A More Competitive Australia - Speech

Appropriation Bill (No. 1) 2024-2025 
Consideration In Detail, 6 June 2024

When Labor came to office, Australia's economy was insufficiently competitive. We had seen one of the lousiest decades of productivity growth in the postwar era. Australia's household living standards had suffered, and real wages had flatlined as a result of what they described as a ‘deliberate design feature’ of their economic architecture. And so Labor, since taking office, has set about injecting a little bit more dynamism, a little bit more competition, into the Australian economy.

We know that the Australian economy under the former government had some serious competition problems. We know that, over that period, we saw an increase in market concentration in many industry sectors. Work by the OECD's Dan Andrews and Macquarie University's Elise Dwyer has shown that, if you compare Australia and the United States across 17 industries, the Australian economy is more concentrated than the US economy in 16 out of those 17 industries. This isn't just a matter of Australia being a medium-sized economy. If you look over the period from 2006 to 2020, Dan Andrews and Elise Dwyer find that the Australian economy became more concentrated, not less. Our size grew, but the market concentration problem got worse.

Under the former government, we saw markups increasing. We saw the rate of business startups—that is, business startups that employ workers—declining over this period. We also saw a decline in job mobility, another key indicator of a dynamic economy. I want to pay tribute to the member for Fraser, Daniel Mulino, an extraordinary economist who has led a critical inquiry by the House of Representatives Economics Committee, which has looked at the issue of market dynamism and made a series of recommendations right across the board about how Australia's economy can be made more dynamic and more competitive.

I want to go to a couple of particular reforms that the government is making. One of those is in the area of supermarkets. In the area of supermarkets, we've referred supermarket competition to the Australian Competition and Consumer Commission. We have asked Craig Emerson, the former competition minister, to review the Food and Grocery Code of Conduct. Dr Emerson's interim report made clear that in his view the code, which was set up under the Liberal and National parties as a voluntary code, should be made a mandatory code. The government is giving serious consideration to this recommendation. Later this month, CHOICE will be bringing down the first of its quarterly price monitoring reports, giving Australian shoppers guidance as to where they can get the cheapest basket of groceries. This is the sort of straightforward practical advice that encourages supermarket competition and ensures that shoppers and farmers can get a better deal.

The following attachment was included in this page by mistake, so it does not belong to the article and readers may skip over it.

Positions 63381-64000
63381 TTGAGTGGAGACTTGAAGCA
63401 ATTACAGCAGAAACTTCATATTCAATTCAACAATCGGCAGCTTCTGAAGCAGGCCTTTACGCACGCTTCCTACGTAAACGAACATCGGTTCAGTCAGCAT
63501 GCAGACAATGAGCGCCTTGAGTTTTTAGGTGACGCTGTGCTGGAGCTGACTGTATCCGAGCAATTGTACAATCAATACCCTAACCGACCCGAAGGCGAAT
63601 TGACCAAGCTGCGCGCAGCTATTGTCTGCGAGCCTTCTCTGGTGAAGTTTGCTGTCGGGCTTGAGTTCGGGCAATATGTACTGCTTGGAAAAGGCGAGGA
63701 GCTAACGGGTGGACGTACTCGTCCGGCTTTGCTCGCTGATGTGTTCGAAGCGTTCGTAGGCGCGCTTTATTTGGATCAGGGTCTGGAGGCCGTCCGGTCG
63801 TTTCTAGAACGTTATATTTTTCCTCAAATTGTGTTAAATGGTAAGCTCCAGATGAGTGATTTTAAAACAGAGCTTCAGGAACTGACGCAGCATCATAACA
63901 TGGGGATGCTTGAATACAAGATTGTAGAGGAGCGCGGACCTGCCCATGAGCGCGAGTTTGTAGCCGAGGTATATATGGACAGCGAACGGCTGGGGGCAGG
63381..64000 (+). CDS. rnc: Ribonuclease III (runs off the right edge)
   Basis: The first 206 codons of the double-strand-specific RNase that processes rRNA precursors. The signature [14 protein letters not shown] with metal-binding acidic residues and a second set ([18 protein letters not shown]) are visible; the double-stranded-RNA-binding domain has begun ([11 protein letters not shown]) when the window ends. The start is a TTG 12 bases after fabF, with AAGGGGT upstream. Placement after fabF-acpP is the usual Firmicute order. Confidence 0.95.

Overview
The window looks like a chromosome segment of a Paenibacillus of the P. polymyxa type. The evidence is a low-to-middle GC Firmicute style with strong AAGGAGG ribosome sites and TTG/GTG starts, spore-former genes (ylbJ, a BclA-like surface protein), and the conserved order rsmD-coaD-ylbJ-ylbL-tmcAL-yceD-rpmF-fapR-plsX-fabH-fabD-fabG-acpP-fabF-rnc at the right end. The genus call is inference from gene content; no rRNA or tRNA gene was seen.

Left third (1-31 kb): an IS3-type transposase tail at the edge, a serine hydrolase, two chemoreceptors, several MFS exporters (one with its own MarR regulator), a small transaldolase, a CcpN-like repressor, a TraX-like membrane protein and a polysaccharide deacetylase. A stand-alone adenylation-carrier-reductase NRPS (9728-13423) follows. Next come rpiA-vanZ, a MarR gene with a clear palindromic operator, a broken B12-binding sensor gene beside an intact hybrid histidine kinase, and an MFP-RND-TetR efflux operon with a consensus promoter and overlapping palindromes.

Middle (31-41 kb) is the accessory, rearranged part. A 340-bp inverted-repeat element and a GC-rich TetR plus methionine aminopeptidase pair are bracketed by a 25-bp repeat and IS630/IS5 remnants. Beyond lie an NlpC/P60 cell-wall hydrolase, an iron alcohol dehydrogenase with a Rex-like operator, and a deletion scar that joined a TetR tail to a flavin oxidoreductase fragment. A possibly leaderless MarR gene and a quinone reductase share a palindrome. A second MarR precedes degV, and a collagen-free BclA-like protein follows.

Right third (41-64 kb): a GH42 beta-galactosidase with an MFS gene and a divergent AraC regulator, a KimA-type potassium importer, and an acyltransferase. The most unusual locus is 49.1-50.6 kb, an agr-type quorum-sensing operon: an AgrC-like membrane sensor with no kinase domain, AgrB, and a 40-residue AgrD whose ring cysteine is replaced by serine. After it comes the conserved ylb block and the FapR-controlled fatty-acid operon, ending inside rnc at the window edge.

We're also looking seriously at the issue of noncompete clauses. Across the Australian economy we now know that one in five workers have a clause in their employment contract that hampers them from moving to a better-paying job. That dampens wages and business startups. If you want to start a new firm in a full-employment economy you need to hire workers from other firms. But if all the talent is locked up by noncompete clauses, you may not be able to get your business off the ground. In recommending a full ban on non-competes across the US economy, the US federal Trade Commission has suggested that such a ban would lead to a US$524 annual increase in wages for the typical American worker and would create 8,500 new American businesses. We're giving serious consideration to those issues here, and we have just closed an issues paper at the end of May.

Just as on the sporting field, competition in the economy is a good thing. The member for Gippsland and I have a healthy competition on the running front, and both of us benefit from competition when we're out there racing and training. The Australian economy, too, needs a bit more competition, a bit more economic dynamism, in order to raise the living standards of all Australians.


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  • Andrew Leigh
    published this page in What's New 2024-06-06 16:18:34 +1000

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Cnr Gungahlin Pl and Efkarpidis Street, Gungahlin ACT 2912 | 02 6247 4396 | [email protected] | Authorised by A. Leigh MP, Australian Labor Party (ACT Branch), Canberra.